Curb-side pick-up.

Oh, the ethical turmoil I’ve been in! Should I stay home and shop for food only, or support other local businesses, too?

Plus, it’s spring and we gardeners need to buy plants and supplies. I’ll confess that my greatest personal fear (after dying, of course) was that the garden centers would be closed this spring. But we got lucky, I guess – garden centers/nurseries have been deemed essential – presumably because what they sell is needed for both food-growing and upkeep of properties.

What about mail order, you might ask? I can’t imagine buying shrubs that way, and that’s mostly what I need.  I DID order some seeds online, but I’ve never had much luck buying perennials or annual plants that way.

So I’ve ventured out to buy locally, and the results have been mixed.

Curb-Side Pickup

I’d been waiting for months to buy very particular plants (especially Bignonia capreolata ‘Tangerine Beauty’ – four of them) and as soon as they were in stock at a local garden center, I emailed my request to use their “personal shopper” service. That meant that an employee would show me the plants on offer and the particular ones being set aside for me to pick up. Oh, boy!

Got no response, so several days later I called and an employee found my order.  She reported that “Unfortunately, “Tangerine Beauty begonias are all sold out.”

Glad I was listening closely and could ask her to check BIGnonias –  not BEgonias – and promptly heard, “Oh, we have plenty of them.” Whew!

I was so thrilled to get a hold of the plants I wanted, I hadn’t bothered to ask for prices and the grand total was a bit of a shock but dammit, I DESERVED them. The next day when I  unloaded the plants from my car I checked the tags and found out those Bignonias were $50 each! Which I’m happy to pay if it’s a well developed plant like these are, rather than one that’s barely started. As a gardener my natural impatience often surfaces, and sometimes wins out.


Needing Wanting a few MORE plants, and hearing from several sources that this same garden center was now serving customers completely outdoors, I drove back for more, eager to stroll the aisles like in Before Times. That info turned out to be incorrect, and customers had to go inside to pay. And it was inside that I was surprised and frankly pissed off to find employees practically in my face, they were so oblivious to the 6′ distance they should have been observing. Several of them!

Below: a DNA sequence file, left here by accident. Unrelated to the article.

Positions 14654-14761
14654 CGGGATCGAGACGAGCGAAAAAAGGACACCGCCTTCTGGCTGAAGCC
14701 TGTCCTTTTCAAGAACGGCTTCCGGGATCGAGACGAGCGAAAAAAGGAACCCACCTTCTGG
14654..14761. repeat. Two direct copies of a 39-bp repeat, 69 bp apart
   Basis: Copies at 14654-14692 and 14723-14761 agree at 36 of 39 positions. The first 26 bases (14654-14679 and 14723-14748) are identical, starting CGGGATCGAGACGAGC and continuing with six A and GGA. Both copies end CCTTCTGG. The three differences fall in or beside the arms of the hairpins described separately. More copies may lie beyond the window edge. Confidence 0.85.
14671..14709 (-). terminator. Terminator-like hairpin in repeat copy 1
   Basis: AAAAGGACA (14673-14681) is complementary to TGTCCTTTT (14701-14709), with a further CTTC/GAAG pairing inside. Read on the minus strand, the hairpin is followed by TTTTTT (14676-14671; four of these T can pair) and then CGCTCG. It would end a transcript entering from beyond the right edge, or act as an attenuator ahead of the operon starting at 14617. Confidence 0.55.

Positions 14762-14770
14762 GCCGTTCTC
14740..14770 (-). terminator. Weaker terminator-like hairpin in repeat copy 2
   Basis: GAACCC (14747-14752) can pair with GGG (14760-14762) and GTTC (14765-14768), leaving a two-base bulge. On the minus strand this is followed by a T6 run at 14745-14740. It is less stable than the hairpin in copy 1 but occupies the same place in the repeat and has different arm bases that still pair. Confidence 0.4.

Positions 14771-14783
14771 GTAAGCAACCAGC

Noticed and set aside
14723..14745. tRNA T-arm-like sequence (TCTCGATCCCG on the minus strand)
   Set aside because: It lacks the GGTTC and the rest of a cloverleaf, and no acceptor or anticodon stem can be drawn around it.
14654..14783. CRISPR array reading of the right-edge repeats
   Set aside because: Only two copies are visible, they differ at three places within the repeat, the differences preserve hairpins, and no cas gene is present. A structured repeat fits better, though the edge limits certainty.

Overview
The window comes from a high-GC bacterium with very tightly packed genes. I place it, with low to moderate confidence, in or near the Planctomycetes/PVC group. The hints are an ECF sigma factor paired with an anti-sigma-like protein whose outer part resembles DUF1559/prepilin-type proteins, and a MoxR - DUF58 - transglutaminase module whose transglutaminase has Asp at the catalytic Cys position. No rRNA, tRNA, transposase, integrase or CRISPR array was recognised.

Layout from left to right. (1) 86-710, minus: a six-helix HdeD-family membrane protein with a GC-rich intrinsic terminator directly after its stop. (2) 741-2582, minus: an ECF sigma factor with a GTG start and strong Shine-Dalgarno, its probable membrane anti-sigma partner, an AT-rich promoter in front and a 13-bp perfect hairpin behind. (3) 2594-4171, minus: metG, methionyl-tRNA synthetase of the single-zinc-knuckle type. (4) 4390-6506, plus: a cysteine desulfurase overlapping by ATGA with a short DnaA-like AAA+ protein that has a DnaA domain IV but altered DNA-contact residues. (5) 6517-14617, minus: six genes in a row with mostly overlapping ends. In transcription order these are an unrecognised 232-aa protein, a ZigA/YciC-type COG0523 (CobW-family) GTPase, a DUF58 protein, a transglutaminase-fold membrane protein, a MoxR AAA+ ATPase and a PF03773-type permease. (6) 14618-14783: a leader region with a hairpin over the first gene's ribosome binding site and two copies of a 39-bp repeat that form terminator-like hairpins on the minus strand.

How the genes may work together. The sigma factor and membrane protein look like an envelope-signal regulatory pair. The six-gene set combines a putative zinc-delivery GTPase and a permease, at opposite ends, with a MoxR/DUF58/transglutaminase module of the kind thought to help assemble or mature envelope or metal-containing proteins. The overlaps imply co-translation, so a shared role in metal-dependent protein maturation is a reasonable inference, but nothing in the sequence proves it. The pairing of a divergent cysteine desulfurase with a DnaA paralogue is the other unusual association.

When I asked (saying it was for an article about “how safe it is to shop here”), I was told staff were all wearing masks – but again, no. Not even the staff members taking customers’ money were wearing them. Including the manager on duty.

Oh, they told me to notice the plexiglass shield they’d installed at the cashier. But it’s of little to no benefit, with the cashier having to do a full-torso reach-around the plexiglass (without wearing a mask) to scan items in shoppers’ carts.

Here in Maryland, most of the independent garden centers are offering pickup/delivery only only, with customers banned from the grounds and indoor shop. I urged this one that’s open as usual to do more (do something?) to make their in-store shopping experience safer. And is there really no way customers could pay outdoors, say with their phones?

Video Shopping?

With in-store shopping hard to get right (apparently), I wonder if there’s another way to give customers the experience of seeing what’s there and then seeing the exact plants they’re buying. Something better than buying plants sight unseen, which must certainly lead to some unhappy results.

Hey, indie garden centers, with all the technology that stores and customers have, is there no solution? Your loyal customers want to buy more from you! Many of us avoid buying plants at the Big Boxes, and with reports of crowding and 2-hour waits to pay at Home Depot, will definitely not be doing it this year.